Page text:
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When you think of theft, your mind instantly pictures robbers sneaking around homes or pickpockets swiping from tourists. But for a lot of businesses, the biggest type of theft affecting them is time theft. A recent Forbes article stated that the average employee steals approximately 4.5 hours per week from their employer, totaling nearly 6 full work weeks per year, costing businesses hundreds of billions of dollars a year worldwide. But what exactly is time theft? The quick definition is that time theft is when an employee accepts pay for work and time that they should be putting in but aren't. This can come in many forms, but below we have a list of 5 common types of time theft in the workplace:
A study by the American Payroll Association reported that more than 75% of companies lose money from buddy punching. And that's only one type of time theft. Buddy punching is when employees have a co-worker punch into the time clock for them if they're running late or have to leave early. It tricks the system into thinking the employee has put in a full day of work, when in reality, they didn't.
It's normal that your employees would need to take regular breaks to stay productive. But consistently having a 60-minute lunch turn into a 75-minute lunch or adding another 5 minutes to a 15-minute break adds up quickly.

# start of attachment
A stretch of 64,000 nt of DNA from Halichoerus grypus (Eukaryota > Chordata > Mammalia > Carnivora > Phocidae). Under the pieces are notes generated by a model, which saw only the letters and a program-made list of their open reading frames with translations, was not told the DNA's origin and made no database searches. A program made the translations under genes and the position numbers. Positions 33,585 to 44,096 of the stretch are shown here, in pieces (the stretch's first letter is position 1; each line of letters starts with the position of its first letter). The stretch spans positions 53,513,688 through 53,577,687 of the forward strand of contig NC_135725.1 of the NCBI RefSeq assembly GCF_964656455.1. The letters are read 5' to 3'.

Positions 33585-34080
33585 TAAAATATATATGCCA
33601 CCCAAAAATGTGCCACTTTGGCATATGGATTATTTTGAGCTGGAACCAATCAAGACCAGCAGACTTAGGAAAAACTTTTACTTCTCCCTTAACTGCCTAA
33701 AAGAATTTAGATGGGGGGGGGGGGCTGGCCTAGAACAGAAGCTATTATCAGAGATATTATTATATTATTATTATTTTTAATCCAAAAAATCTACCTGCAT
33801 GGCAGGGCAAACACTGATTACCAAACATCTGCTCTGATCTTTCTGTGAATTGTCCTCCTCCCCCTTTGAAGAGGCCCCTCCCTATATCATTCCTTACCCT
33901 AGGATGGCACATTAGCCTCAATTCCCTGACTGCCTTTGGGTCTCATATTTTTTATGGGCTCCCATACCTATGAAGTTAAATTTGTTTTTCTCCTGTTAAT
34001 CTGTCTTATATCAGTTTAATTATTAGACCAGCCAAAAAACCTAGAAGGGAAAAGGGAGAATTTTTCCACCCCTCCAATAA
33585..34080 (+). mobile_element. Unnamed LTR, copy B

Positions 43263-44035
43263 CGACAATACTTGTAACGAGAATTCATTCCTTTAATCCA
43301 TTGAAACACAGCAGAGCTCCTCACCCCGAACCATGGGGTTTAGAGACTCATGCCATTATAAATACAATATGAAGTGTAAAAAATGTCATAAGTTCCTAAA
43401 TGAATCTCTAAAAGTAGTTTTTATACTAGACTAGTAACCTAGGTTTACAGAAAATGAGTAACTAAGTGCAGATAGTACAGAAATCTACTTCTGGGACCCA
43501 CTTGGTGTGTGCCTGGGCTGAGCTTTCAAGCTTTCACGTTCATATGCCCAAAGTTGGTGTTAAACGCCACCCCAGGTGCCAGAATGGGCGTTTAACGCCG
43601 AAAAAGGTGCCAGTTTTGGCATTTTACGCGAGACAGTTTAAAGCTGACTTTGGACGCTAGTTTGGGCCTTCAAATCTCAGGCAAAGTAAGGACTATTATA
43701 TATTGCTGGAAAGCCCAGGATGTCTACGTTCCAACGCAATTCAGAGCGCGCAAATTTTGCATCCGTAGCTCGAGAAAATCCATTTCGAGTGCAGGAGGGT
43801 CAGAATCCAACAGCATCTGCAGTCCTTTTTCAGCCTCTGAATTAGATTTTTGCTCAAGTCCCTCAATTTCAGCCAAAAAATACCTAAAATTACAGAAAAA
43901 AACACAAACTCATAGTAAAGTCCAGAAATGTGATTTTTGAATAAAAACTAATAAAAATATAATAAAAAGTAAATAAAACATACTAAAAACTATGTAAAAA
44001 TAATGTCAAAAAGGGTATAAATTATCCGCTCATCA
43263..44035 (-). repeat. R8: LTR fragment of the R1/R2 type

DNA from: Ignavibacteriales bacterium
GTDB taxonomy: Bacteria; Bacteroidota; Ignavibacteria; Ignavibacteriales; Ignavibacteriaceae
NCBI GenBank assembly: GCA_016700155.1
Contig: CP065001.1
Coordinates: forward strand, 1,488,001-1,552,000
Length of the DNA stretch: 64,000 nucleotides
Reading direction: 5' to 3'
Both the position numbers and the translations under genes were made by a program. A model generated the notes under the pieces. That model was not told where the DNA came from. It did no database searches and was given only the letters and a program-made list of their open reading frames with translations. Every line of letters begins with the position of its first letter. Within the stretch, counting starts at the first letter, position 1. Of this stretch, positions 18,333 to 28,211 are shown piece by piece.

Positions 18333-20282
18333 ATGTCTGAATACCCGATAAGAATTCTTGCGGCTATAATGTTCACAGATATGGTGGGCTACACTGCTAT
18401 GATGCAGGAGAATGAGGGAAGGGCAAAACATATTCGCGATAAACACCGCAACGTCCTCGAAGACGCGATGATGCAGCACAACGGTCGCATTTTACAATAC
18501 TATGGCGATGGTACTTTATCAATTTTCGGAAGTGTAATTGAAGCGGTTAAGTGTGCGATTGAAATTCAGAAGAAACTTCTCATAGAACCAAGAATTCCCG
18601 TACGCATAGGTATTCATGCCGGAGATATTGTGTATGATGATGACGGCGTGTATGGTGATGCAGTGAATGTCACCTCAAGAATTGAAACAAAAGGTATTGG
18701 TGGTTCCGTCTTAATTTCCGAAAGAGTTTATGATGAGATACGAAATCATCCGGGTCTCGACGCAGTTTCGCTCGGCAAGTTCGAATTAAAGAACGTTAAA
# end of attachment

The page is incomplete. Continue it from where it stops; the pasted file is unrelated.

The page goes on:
One particularly costly break type is a smoke break. The average smoker takes roughly 6 days of smoke breaks every year, and that's only the average. In some industries, these breaks can add up to over 20 days a year.
As one of the most common forms of time theft, this is when employees use the internet for non-work purposes. They could be using it for browsing the internet, online shopping, playing games, or spending bulks of time on social media.
With the addition of smart phones and tablets, this creates unique challenges for the employer and often makes it difficult to detect.
If an employee comes in late or leaves work early, they sometimes will round their hours to make it seem like they were there for a full day. Often this is done with innocent intentions, with the employee thinking it would be easier for payroll to have round numbers to calculate. Usually this only amounts to a couple of minutes every day, but over the span of a couple of weeks or a month it starts to add up.
It's completely understandable that at times an employee might have to take a personal call or answer a personal email. Emergencies happen. But when it starts to happen on a consistent basis and starts to be abused, that's when it moves into time theft territory.
A different common example of excessive personal time would be if an employee runs their own business while at work. This could be reaching out to their own customers, working on their website or social media, or even attempting to sell products to other employees.
Help prevent time theft in your workplace by asking us about our completely web-based time tracking software. This timekeeping solution help takes the burden off your shoulders by offering the flexibility you need. From fingerprint time clocks to time clock apps, our professional team has the options you need to save your business money and stop employee time theft.